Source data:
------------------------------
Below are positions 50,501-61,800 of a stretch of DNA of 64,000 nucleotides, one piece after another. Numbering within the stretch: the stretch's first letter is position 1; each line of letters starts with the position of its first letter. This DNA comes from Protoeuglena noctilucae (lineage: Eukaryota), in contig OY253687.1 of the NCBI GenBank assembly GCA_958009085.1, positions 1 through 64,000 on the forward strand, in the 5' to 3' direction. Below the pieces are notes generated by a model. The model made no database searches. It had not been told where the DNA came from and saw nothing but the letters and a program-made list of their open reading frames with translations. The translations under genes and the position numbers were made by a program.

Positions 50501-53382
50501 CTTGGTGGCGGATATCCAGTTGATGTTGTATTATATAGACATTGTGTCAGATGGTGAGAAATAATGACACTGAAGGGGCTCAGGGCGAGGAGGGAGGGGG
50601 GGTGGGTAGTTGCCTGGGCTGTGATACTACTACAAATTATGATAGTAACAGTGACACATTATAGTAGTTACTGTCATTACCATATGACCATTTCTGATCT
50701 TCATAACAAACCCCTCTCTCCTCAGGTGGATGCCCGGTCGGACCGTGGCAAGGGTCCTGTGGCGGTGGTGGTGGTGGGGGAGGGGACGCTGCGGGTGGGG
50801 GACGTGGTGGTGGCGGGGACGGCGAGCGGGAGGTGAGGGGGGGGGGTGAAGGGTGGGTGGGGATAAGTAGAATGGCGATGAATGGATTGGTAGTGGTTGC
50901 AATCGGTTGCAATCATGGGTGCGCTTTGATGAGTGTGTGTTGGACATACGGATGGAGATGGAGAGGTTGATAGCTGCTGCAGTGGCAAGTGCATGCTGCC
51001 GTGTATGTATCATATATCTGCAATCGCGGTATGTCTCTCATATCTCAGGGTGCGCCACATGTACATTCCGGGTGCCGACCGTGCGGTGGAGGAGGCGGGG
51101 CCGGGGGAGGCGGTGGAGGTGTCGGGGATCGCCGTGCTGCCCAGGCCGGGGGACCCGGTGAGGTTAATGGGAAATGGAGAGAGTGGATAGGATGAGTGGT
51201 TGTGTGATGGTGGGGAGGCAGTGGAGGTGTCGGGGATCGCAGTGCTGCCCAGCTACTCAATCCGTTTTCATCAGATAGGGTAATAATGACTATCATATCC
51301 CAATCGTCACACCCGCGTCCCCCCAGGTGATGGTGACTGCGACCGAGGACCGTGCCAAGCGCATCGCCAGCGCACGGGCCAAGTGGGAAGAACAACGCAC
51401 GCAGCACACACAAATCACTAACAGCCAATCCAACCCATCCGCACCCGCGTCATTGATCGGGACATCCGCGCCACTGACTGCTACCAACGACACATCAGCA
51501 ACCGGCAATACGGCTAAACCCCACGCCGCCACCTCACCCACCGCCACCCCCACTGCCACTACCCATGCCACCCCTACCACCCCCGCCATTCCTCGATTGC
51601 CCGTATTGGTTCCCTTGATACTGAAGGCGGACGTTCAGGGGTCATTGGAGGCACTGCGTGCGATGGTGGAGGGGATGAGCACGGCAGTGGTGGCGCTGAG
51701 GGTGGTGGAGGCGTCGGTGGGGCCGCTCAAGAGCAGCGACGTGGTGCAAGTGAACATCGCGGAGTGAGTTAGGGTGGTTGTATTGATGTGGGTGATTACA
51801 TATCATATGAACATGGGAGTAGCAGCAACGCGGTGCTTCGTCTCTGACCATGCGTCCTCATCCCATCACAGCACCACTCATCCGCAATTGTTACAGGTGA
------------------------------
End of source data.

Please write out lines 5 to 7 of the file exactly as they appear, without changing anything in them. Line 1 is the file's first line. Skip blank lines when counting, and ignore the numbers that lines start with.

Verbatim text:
50701 TCATAACAAACCCCTCTCTCCTCAGGTGGATGCCCGGTCGGACCGTGGCAAGGGTCCTGTGGCGGTGGTGGTGGTGGGGGAGGGGACGCTGCGGGTGGGG
50801 GACGTGGTGGTGGCGGGGACGGCGAGCGGGAGGTGAGGGGGGGGGGTGAAGGGTGGGTGGGGATAAGTAGAATGGCGATGAATGGATTGGTAGTGGTTGC
50901 AATCGGTTGCAATCATGGGTGCGCTTTGATGAGTGTGTGTTGGACATACGGATGGAGATGGAGAGGTTGATAGCTGCTGCAGTGGCAAGTGCATGCTGCC